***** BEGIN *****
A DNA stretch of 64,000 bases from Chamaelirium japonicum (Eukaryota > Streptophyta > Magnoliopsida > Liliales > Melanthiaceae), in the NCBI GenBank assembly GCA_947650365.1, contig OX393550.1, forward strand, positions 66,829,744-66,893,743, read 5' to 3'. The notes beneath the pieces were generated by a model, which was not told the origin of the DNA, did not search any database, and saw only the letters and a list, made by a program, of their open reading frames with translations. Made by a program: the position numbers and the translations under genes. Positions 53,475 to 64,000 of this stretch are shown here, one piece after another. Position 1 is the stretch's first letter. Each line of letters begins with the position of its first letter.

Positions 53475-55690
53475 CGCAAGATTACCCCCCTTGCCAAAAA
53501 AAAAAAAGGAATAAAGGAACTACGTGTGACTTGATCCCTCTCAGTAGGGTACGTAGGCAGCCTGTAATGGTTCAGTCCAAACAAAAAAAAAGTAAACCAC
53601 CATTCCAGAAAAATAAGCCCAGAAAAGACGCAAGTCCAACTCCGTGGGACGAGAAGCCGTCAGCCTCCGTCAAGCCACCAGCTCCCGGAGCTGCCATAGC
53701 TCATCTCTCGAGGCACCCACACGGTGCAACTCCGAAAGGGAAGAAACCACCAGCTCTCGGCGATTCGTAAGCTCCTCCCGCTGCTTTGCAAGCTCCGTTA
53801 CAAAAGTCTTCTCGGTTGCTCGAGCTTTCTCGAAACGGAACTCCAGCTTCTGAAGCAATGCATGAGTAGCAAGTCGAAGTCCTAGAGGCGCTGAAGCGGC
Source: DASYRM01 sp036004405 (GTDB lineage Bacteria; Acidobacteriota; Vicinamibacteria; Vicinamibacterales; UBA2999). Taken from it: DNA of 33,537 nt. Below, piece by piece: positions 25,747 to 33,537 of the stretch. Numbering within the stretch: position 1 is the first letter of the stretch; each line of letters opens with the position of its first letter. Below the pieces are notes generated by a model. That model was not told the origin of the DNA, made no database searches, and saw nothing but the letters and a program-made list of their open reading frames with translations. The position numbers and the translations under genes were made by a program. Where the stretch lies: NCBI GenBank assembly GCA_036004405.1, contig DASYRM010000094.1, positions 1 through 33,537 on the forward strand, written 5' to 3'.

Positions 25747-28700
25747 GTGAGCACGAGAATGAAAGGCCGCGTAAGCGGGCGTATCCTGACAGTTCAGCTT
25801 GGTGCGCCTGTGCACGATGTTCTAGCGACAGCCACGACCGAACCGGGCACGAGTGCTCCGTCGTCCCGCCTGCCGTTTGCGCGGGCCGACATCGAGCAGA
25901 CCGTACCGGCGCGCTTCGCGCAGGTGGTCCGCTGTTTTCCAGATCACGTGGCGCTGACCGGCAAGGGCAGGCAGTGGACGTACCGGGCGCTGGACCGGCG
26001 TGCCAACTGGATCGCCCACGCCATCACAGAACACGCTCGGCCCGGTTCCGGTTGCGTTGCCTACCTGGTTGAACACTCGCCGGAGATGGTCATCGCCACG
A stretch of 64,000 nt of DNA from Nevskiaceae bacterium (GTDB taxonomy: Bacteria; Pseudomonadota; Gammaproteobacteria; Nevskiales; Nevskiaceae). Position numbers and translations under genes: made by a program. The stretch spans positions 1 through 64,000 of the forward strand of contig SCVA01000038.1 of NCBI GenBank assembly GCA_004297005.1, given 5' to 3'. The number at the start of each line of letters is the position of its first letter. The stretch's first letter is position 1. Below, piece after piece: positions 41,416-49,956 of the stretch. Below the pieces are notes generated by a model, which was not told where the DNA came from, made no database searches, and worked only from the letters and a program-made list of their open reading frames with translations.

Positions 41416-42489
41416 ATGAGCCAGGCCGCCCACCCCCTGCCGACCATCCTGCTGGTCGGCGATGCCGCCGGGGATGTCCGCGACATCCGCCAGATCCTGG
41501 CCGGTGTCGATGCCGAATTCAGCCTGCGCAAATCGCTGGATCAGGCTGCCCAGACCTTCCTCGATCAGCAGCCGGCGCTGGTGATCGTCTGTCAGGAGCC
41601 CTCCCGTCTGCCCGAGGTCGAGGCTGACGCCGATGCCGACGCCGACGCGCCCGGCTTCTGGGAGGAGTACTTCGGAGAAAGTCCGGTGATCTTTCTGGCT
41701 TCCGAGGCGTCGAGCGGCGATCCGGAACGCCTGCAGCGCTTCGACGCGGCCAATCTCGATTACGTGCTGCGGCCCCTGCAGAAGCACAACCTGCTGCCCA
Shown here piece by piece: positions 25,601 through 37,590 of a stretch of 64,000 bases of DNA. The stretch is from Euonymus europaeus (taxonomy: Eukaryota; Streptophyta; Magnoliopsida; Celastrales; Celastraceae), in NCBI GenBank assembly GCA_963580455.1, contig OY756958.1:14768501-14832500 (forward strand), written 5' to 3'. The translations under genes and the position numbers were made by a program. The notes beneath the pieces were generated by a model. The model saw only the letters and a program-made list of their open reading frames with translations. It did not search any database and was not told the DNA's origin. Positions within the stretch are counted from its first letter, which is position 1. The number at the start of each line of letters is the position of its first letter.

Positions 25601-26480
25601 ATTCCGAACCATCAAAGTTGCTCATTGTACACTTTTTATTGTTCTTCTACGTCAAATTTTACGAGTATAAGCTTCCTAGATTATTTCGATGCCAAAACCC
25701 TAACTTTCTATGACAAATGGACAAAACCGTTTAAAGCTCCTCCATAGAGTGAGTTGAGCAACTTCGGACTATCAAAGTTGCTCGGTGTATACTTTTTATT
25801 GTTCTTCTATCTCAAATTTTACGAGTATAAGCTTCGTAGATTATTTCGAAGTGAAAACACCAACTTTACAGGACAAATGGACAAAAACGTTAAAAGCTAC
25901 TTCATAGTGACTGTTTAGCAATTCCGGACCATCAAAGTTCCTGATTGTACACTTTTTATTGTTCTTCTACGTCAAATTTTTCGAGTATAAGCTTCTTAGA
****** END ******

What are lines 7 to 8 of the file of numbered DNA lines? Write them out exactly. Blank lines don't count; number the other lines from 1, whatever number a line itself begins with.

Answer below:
53801 CAAAAGTCTTCTCGGTTGCTCGAGCTTTCTCGAAACGGAACTCCAGCTTCTGAAGCAATGCATGAGTAGCAAGTCGAAGTCCTAGAGGCGCTGAAGCGGC
Source: DASYRM01 sp036004405 (GTDB lineage Bacteria; Acidobacteriota; Vicinamibacteria; Vicinamibacterales; UBA2999). Taken from it: DNA of 33,537 nt. Below, piece by piece: positions 25,747 to 33,537 of the stretch. Numbering within the stretch: position 1 is the first letter of the stretch; each line of letters opens with the position of its first letter. Below the pieces are notes generated by a model. That model was not told the origin of the DNA, made no database searches, and saw nothing but the letters and a program-made list of their open reading frames with translations. The position numbers and the translations under genes were made by a program. Where the stretch lies: NCBI GenBank assembly GCA_036004405.1, contig DASYRM010000094.1, positions 1 through 33,537 on the forward strand, written 5' to 3'.